Kishu An Forest of Literature in Taipei’s Zhongzheng District (中正) and the National Museum of Taiwan Literature in Greater Tainan have joined forces to launch the Tainan Literature Exhibition, which aims to introduce Taipei residents to Tainan’s rich history of literature that spans five centuries.
The event started yesterday and runs through Aug. 19. It will include three lectures and discussions by writers, artists and second-hand bookstore owners on a variety of topics on the next three Saturdays.
“Tainan was the political, financial and cultural center in Taiwan during the 17th century. It was also where Chinese-language literature began on the island,” museum director Li Jui-teng (李瑞騰) said. “Tainan has been marginalized since the rise of Taipei and Kaohsiung, but it is also because of this marginalization that the city has been able to preserve some of its history.”
Li’s view of the city was supported by the news that Tainan was officially admitted to the League of Historical Cities last week.
With the aim of promoting dialogue between historical cities around the globe, the international organization has admitted 95 cities from 59 regions since its inception in 1987.
Though relatively small in scale and lacking written introductions in English, the manuscripts, books, old photographs and related documents currently on display at Kishu An, a literature center that opened its doors to the public in December last year, manage to offer a glimpse into the area’s rich literary past.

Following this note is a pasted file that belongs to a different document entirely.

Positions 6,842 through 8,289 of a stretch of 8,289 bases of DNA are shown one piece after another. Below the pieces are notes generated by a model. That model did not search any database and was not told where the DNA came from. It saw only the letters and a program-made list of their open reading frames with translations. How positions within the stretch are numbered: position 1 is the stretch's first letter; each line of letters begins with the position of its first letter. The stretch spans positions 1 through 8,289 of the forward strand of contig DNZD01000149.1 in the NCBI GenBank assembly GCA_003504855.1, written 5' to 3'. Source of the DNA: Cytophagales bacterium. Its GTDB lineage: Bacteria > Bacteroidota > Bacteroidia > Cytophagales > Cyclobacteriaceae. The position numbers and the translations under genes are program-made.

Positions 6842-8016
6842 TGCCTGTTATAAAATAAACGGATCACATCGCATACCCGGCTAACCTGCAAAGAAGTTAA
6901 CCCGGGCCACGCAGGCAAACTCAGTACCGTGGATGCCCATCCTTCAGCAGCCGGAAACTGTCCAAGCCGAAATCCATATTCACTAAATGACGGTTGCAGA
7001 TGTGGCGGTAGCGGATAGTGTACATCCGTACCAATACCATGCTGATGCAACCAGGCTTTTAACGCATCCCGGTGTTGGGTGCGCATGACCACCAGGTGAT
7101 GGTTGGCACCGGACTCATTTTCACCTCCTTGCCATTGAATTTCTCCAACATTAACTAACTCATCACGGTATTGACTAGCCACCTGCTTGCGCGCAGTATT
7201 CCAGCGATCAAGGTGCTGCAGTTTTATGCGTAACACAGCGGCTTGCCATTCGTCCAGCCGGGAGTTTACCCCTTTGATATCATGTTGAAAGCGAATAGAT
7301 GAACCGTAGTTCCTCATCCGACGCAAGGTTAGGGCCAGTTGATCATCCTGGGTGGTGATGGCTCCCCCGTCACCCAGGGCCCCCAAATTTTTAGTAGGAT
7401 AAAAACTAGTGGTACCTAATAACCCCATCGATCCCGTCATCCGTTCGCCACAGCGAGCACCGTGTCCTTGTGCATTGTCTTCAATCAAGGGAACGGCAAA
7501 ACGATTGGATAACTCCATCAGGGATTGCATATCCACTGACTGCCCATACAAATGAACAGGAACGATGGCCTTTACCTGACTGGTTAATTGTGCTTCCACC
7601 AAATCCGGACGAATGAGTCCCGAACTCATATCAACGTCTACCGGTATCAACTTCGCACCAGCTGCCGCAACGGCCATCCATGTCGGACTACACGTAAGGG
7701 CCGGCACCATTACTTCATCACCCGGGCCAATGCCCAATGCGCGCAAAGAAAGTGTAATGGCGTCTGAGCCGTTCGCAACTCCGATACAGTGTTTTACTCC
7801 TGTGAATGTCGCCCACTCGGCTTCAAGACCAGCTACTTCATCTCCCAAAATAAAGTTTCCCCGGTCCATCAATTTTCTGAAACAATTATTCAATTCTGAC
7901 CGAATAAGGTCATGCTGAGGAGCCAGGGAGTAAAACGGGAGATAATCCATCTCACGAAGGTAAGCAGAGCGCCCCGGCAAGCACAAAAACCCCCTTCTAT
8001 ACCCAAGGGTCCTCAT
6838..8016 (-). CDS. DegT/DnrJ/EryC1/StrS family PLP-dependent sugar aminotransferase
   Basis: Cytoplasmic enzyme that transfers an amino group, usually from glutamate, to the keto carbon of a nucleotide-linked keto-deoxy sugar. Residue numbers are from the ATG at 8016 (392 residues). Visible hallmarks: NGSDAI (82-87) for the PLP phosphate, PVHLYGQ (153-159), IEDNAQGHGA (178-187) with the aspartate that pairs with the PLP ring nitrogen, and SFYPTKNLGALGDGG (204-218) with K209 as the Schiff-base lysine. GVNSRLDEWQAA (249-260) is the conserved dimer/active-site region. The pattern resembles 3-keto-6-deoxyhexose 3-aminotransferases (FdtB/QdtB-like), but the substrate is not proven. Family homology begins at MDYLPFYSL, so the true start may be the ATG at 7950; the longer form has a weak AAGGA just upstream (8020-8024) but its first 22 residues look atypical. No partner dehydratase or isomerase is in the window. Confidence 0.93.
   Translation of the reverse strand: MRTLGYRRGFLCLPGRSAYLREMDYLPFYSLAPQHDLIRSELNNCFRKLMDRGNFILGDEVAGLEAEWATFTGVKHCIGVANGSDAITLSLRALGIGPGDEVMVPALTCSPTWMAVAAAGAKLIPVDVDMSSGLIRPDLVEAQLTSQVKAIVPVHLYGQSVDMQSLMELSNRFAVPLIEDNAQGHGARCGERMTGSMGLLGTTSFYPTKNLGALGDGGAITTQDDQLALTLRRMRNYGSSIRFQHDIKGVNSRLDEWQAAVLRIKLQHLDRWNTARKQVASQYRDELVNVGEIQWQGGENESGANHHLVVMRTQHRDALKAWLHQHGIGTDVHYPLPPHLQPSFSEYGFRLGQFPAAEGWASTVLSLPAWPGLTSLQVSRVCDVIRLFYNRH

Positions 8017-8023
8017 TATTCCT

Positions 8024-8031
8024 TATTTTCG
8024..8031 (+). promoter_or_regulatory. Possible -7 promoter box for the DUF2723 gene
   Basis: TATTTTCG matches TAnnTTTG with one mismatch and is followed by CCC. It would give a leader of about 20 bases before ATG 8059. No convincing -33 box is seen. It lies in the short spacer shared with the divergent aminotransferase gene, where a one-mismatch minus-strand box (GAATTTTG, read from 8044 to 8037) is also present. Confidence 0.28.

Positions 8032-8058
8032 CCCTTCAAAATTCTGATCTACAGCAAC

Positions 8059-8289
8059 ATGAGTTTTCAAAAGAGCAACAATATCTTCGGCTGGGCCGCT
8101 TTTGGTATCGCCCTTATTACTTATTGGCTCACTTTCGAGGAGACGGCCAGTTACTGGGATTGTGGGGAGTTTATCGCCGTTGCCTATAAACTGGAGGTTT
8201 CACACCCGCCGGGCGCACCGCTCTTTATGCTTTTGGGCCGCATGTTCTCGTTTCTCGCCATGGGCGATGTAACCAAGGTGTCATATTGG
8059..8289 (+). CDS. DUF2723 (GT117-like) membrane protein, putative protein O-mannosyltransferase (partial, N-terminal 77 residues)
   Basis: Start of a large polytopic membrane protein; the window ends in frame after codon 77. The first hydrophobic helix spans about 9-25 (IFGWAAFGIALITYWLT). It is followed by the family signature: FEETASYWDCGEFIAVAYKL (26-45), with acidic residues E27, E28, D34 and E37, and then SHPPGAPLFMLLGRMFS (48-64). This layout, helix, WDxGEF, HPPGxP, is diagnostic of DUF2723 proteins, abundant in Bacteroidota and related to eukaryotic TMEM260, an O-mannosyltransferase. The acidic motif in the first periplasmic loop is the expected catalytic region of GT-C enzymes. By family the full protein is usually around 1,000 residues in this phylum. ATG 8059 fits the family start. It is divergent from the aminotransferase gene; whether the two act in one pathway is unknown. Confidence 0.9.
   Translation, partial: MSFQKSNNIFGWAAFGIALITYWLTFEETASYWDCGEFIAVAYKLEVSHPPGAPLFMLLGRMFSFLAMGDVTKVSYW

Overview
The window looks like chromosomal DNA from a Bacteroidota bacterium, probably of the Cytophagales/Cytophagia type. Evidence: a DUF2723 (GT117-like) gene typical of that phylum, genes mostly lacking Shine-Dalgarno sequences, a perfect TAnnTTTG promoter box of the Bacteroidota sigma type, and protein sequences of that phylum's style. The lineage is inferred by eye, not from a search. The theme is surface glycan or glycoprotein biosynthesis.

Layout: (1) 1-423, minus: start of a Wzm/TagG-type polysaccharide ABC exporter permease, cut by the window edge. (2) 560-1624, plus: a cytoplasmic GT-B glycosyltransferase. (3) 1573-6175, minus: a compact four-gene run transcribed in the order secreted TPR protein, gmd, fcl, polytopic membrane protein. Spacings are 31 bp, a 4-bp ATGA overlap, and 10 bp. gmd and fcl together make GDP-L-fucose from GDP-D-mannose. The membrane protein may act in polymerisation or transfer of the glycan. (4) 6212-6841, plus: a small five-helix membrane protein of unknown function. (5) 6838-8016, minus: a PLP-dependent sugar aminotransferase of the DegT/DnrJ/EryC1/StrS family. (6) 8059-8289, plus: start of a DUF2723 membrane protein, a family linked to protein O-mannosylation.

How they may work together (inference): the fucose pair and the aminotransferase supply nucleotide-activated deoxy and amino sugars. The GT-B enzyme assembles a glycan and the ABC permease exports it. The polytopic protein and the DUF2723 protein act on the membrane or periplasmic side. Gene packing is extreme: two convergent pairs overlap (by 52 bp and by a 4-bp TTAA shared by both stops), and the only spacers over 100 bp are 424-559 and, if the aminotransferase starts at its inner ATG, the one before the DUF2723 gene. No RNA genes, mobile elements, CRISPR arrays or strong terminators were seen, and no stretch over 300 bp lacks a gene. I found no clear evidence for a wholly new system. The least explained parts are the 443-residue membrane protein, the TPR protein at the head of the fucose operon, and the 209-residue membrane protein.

Divided into seven themed sections, the exhibition starts with Shen Kuang-wen (沈光文, 1613 to 1688), a Ming Dynasty official and intellectual who resided in present-day Greater Tainan’s Shanhua (善化) and is regarded as a pioneer of classical literature in Taiwan.
In the New Taiwanese Literature section, poems by Wu Hsin-jung (吳新榮) and Kuo Shui-tan (郭水潭) conjure up images of a thriving literary culture in the 1920s and 1930s on the “saline land” (鹽分地帶), which refers to the coastal areas near Tainan, where local writers and poets formed a strong, grassroots literary tradition through modern poetry and literature clubs.
Also on display is the historical tale The Chronicle of the Red Fort (赤崁記) by Nishikawa Mitsuru (1908 to 1999), a prominent figure of the cultural elite in Taiwan under Japanese rule. The Japanese novelist and poet is said to have brought the history of Taiwan and local traditions to the forefront with his literary works and the several literary magazines he helped to found.
Other highlights include literary works written in Hoklo (commonly known as Taiwanese) by Chen Lei (陳雷) and Lin Tsung–yuan (林宗源), as well as copies of the Taiwan Church News (台灣教會公報) published in 1885. The church newspaper, according to Chien Hung-yi (簡弘毅), a researcher at the museum, was responsible for pioneering Hoklo romanization.
More information about the center can be found at www.kishuan.org.tw.